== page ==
Two Serious Ladies is a small online magazine to promote writing and art by women.

The magazine was created in 2012 by Lauren Spohrer, who regrets how slowly she responds to submissions.

It’s named for the 1943 short novel by Jane Bowles. The novel contains the line:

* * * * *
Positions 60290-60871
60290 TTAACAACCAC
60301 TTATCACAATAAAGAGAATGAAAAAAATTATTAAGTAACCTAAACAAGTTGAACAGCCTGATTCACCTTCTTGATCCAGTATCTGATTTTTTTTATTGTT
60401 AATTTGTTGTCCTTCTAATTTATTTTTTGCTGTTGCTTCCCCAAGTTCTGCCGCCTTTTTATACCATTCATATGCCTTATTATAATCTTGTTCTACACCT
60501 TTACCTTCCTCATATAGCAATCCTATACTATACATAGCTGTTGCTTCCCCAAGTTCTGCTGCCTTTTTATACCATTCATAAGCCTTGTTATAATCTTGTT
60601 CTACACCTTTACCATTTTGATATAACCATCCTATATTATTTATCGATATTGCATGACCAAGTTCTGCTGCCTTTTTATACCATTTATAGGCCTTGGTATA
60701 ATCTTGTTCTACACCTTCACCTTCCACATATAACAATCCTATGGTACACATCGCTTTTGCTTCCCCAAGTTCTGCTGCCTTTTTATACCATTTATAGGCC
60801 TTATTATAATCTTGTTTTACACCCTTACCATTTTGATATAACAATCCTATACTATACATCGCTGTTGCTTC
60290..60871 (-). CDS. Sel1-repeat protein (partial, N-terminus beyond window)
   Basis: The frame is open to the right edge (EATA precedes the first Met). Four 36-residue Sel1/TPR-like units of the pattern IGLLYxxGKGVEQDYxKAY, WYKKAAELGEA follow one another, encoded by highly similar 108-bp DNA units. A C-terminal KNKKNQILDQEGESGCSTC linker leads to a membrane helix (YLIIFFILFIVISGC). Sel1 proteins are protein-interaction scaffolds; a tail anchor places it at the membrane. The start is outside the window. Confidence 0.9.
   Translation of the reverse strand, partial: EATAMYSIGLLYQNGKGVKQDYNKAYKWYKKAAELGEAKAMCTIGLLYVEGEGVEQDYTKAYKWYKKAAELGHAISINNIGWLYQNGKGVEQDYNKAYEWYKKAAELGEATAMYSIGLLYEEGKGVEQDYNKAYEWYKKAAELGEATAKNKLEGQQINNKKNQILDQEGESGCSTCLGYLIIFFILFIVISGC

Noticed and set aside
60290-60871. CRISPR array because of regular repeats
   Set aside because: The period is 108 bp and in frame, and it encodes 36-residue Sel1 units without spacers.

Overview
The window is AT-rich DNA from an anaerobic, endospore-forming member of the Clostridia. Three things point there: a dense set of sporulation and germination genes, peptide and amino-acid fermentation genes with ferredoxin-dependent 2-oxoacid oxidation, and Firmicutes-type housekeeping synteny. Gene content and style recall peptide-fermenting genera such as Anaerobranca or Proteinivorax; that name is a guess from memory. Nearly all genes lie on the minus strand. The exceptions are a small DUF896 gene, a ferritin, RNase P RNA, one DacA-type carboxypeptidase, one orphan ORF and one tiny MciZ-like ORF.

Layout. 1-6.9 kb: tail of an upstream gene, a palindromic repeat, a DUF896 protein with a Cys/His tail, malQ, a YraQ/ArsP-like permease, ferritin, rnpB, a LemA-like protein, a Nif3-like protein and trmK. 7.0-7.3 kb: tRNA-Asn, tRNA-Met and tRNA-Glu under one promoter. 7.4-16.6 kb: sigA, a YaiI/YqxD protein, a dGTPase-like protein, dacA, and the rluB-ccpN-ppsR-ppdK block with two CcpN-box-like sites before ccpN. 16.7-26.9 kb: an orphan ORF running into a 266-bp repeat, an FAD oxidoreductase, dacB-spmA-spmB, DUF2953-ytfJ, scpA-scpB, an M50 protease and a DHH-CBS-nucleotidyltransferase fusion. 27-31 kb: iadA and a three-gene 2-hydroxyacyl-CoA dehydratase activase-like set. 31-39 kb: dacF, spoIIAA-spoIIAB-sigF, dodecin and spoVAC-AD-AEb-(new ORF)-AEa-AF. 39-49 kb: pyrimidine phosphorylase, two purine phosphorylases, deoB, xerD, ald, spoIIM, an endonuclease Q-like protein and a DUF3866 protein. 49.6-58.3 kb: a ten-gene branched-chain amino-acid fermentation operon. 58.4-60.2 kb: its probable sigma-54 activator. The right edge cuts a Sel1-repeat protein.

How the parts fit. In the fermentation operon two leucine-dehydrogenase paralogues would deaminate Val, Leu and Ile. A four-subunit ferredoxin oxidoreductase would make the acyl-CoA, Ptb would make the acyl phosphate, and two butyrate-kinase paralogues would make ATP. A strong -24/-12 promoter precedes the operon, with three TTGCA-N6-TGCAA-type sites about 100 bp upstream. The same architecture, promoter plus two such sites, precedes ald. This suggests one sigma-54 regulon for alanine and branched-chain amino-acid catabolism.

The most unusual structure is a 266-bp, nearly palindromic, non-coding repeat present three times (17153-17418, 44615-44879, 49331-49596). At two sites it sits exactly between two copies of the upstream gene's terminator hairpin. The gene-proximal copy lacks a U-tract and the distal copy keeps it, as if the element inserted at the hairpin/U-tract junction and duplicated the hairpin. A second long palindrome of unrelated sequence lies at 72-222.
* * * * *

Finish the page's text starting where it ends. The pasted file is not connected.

“I wanted to be a religious leader when I was young and now I just reside in my house and try not to be too unhappy.” 

 

C - M - C by Jennifer MacKenzie